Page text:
In 1899, Earl’s Court offered interested Londoners the chance to pay 6d to see a Hong Kong ‘opium smoking parlour’, filled with ‘living Chinaman’ and ‘true to every detail’. This reflected an ongoing fascination for the Chinese habit of smoking opium – a habit that had been partly encouraged by the British East India Company and then condemned by British missionaries – and merrily ignored the fact the British themselves had been consuming opium for decades.

The Chinese tradition of smoking looked and felt very different though, and that’s partly because it was so deeply ingrained into society, a ritual to be enjoyed alongside tea and nicotine with a rich material culture, lavish paraphernalia and its own customs, traditions and symbolic meaning. This is explored in an extraordinary exhibition of Chinese opium pipes at Maggs Bros bookshop in Berkeley Square, which I have written about for the Independent on Sunday.

It features a unique collection of 19th-century Chinese pipes and related material that demonstrate the full complexity of the Chinese relationship with opium, as can be seen in some of the following images – and these barely scratch the surface of the incredible collection that can be seen at Berkeley Square from June 5 to the end of July.

Field of opium poppies

Field of opium poppies

Jar for storing opium

Jar for storing opium

Chinese opium smoker

Chinese opium smoker

Postcard of opium smoker from Vietnam

Postcard of opium smoker from Vietnam

Bowl for smoking opium

Bowl for smoking opium

Opium pipe

Opium pipe

Smoker with pipe and tools Smoker with pipe and tools

Opium pipe

Opium pipe

Opium pipe

Opium pipe

Bowl for opium pipe

Bowl for opium pipe

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Pipes being burnt by anti-opium reformers

Bowl for opium pipe

Bowl for opium pipe

Lamp used for preparing and smoking opium

Lamp used for preparing and smoking opium

Tray for carrying opium tools

Tray for carrying opium tools

Pink pills for pale people - opium cure

Pink pills for pale people – opium cure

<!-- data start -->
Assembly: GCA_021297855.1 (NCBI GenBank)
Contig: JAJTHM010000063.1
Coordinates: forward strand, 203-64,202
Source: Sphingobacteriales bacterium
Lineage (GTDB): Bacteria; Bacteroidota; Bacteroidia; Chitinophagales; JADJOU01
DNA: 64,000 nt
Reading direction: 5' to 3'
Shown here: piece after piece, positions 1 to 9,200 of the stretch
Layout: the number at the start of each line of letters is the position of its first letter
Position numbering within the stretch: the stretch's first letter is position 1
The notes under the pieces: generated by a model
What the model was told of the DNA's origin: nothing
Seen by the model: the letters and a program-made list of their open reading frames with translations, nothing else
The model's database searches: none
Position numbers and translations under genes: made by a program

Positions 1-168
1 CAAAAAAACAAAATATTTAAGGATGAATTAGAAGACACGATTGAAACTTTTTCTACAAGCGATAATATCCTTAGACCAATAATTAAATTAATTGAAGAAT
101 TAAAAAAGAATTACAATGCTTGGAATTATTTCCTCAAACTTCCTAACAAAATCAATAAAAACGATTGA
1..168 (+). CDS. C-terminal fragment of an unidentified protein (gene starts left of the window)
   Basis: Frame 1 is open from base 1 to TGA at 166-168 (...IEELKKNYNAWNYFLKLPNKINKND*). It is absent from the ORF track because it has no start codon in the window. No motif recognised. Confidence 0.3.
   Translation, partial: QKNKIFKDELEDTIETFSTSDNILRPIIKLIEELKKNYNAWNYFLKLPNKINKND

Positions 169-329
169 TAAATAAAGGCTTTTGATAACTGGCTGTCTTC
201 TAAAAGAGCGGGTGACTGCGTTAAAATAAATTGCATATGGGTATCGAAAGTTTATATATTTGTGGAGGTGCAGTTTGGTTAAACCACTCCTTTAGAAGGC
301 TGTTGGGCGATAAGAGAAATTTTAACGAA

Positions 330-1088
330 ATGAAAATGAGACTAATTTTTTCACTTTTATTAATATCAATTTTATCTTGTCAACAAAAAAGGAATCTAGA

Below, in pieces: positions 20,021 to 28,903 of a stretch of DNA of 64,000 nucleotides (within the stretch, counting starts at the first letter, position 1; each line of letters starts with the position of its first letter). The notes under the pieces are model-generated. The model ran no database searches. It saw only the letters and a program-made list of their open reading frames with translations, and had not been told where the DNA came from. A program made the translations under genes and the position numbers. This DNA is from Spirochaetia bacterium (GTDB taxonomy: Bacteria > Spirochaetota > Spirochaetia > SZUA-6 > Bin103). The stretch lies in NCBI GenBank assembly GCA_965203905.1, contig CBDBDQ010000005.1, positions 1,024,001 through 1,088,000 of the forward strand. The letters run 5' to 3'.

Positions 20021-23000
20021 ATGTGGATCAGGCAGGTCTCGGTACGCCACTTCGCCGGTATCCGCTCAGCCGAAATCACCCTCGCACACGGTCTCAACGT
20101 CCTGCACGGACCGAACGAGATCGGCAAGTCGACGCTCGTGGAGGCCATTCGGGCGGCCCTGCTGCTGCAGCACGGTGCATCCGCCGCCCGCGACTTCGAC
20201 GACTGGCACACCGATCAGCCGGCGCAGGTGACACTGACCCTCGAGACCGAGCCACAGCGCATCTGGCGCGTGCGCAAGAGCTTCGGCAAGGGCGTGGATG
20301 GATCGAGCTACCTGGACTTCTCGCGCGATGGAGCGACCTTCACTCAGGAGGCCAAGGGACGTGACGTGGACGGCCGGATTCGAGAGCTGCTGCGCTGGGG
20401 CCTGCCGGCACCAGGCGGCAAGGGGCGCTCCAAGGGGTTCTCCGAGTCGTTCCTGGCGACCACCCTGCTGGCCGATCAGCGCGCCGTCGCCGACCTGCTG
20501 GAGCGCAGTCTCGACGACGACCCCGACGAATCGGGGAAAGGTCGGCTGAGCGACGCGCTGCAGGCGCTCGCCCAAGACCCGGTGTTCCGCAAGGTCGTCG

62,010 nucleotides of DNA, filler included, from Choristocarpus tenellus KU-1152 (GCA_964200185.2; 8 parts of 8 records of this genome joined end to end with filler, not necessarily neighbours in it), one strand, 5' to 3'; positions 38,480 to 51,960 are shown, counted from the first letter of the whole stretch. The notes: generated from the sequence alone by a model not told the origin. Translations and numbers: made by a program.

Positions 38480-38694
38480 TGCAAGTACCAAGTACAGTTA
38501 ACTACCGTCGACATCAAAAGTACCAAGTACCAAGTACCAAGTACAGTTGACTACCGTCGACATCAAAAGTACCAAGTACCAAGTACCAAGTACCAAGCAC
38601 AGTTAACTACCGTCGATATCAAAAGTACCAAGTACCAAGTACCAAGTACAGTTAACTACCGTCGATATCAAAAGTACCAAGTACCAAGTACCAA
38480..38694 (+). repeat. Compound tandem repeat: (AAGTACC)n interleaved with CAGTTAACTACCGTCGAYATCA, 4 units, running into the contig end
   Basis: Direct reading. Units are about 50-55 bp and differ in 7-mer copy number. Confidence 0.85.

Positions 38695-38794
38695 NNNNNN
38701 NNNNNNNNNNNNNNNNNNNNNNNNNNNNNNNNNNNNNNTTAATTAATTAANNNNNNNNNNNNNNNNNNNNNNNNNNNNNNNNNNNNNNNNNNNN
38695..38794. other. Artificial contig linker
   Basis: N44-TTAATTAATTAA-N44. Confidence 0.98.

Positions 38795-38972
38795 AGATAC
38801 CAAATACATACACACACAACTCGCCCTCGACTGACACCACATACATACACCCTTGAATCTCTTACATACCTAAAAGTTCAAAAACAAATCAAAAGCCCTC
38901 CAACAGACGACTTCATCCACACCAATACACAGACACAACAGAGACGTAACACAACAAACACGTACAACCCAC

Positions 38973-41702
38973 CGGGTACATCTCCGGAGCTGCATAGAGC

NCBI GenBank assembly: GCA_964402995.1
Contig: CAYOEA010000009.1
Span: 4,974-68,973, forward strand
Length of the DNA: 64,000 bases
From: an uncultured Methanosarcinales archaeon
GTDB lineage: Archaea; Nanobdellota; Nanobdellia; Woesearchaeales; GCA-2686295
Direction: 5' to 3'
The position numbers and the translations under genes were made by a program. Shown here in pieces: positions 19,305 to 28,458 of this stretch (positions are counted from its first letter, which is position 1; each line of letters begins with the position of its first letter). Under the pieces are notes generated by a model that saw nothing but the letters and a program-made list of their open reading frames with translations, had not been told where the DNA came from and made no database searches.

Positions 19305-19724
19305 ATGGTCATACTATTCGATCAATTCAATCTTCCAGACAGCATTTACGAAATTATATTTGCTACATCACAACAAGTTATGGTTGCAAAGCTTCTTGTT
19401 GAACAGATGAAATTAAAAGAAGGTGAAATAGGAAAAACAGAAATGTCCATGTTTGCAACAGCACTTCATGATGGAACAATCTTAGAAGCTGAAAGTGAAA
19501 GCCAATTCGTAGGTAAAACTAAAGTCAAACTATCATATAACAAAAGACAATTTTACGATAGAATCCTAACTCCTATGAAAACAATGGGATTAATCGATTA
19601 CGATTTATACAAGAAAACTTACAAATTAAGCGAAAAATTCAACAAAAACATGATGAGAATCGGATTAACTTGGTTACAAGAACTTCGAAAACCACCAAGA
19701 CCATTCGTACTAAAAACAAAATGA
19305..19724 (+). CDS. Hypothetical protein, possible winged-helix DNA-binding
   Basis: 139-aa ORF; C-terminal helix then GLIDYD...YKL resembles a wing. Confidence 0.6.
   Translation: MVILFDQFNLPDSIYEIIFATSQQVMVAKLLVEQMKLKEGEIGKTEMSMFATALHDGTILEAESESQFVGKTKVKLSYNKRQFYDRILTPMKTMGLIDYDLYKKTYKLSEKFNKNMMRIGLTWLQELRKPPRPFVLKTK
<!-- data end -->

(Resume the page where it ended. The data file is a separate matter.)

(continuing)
Box for storing opium with erotic carving - opium was seen as an aphrodisiac and was originally smoked in brothels

Box for storing opium with erotic carving – opium was seen as an aphrodisiac and was originally smoked in brothels

Bowl for smoking opium

Bowl for smoking opium

Opium pipe

Opium pipe

Preparing a pipe

Preparing a pipe

Tools for preparing opium

Tools for preparing opium

Opium pipe

Opium pipe

 

Opium smoker with cat - pets often became addicted to the opium fumes

Opium smoker with cat – pets often became addicted to the opium fumes

Photos: Young London, Permissive Paradise, 1969

These photographs of London in the late 1960s are a wonderful commentary on the scene of the time. Frank Habicht, who also took some great images of the Rolling Stones, is particularly adept at drawing out the contrasts between the carefree young and the more traditional side of the city. Enjoy.

All photographs are from Frank Habicht’s Young London, Permissive Paradise (1969)

Brixton riots in SE24: then and now

Chaucer Road, SE24 after the 1981 Brixton riots

Chaucer Road, SE24 in 2012

The top picture is taken from Taschen’s superb new book of London photographs, London: Portrait of a City.

Pole to pole: more forgotten London street furniture

Some months ago, Russell Miller noticed that London was filled with metal posts that are left embedded in the ground long after the signs they once supported are taken away. So he began to photograph them for his website, taking particular interested in the way people walk past these rusting remnants without even noticing. And then he told me about it.

I think they are great. Here are a few examples, but for more check out Russell’s website – We Do This Because We Forget.